Who Invented The Aquarium?

Most people have probably encountered an aquarium at some point in their lives, but how many have stopped to consider why aquariums exist in the first place? The aquarium as we know it was invented in 1832 by Jeanne Villepreux-Power, a French marine biologist (via Britannica). Like many other female scientists, her work has been overlooked by many, but she was a key scientist in the early days of marine biology.

During her time studying marine life, Villepreux-Power realized that she needed a way to study sea creatures up close. To get a better view of these stunning creatures, she invented three types of aquariums. The first was a basic glass aquarium that allowed her to house marine life for better observations and experimentation. The second was a glass apparatus placed in a cage for use in shallow water, and the third was a cage-like aquarium that was capable of lowering its contents to various depths (via Interesting Engineering).

She proved the nautilus made its own shell

Jeanne Villepreux-Power used her newly invented aquarium to study the nautilus. It was believed at the time that the nautilus stole its shell from other sea creatures. This was because some sea creatures, like hermit crabs, find their shells instead of growing them. Villepreux-Powers studied the nautilus from birth to adulthood, discovering that it actually created its own shell, like a snail. In addition, she also discovered that a small octopus-like creature she observed was actually the male nautilus, and not its own creature (via Smithsonian Magazine).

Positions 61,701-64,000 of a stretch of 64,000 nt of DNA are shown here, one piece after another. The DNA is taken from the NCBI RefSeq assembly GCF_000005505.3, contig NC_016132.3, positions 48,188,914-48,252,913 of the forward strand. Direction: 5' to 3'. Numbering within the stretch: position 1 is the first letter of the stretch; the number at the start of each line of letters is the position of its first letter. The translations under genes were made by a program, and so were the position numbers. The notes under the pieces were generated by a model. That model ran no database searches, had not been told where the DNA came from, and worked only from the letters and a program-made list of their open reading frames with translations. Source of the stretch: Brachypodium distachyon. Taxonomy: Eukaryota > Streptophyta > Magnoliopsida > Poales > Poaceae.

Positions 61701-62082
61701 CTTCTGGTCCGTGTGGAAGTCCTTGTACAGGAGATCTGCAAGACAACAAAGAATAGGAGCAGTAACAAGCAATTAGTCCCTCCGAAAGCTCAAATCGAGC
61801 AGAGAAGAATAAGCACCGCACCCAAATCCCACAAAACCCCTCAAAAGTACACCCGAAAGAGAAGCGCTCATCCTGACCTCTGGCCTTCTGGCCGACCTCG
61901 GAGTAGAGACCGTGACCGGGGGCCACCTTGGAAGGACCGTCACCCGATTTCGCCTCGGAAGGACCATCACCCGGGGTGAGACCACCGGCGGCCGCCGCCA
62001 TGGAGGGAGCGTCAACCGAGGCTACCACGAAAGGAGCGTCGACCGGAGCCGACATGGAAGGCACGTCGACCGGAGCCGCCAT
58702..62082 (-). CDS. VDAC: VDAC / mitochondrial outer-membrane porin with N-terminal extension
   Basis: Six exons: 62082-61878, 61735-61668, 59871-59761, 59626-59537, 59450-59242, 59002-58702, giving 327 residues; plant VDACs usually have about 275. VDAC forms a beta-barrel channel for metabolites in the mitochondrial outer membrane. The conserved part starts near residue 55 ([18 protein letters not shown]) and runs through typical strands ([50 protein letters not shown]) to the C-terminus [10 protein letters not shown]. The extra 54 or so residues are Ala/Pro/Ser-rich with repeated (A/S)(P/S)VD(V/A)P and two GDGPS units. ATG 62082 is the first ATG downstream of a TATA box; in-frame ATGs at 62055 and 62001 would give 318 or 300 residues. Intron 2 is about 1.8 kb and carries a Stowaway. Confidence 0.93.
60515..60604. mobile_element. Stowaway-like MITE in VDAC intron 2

Richard Owen, the famous zoologist who gave dinosaurs their name, championed her work for the Zoological Society of London, making it known to others in her field. He fought against those who questioned her qualifications and referred to her as "the mother of aquariophily." She went on to become a member of more than a dozen scientific societies around Europe, and her work quickly began to spread.

Many of her writings were lost in a shipwreck

If you haven't heard of Jeanne Villepreux-Power before, it's probably because her works were unfortunately lost. Almost all her writings and papers were being moved from Sicily to England in 1843 when they were destroyed in a shipwreck. Villepreux-Power did not publish any works after that, but she was remembered by some because of her correspondence with other researchers (via Smithsonian Magazine).

Jeanne Villepreux-Powers died on January 25, 1871. While she may have been underappreciated during her time, she eventually got some of the recognition she deserved. She went by mostly forgotten until her work was rediscovered in 1997. That same year, a major crater on Venus discovered by the Magellan Probe was named in honor of her scientific discoveries and inventions (via Interesting Engineering). The next time you visit an aquarium, you can thank Villepreux-Power for pioneering the field of marine biology.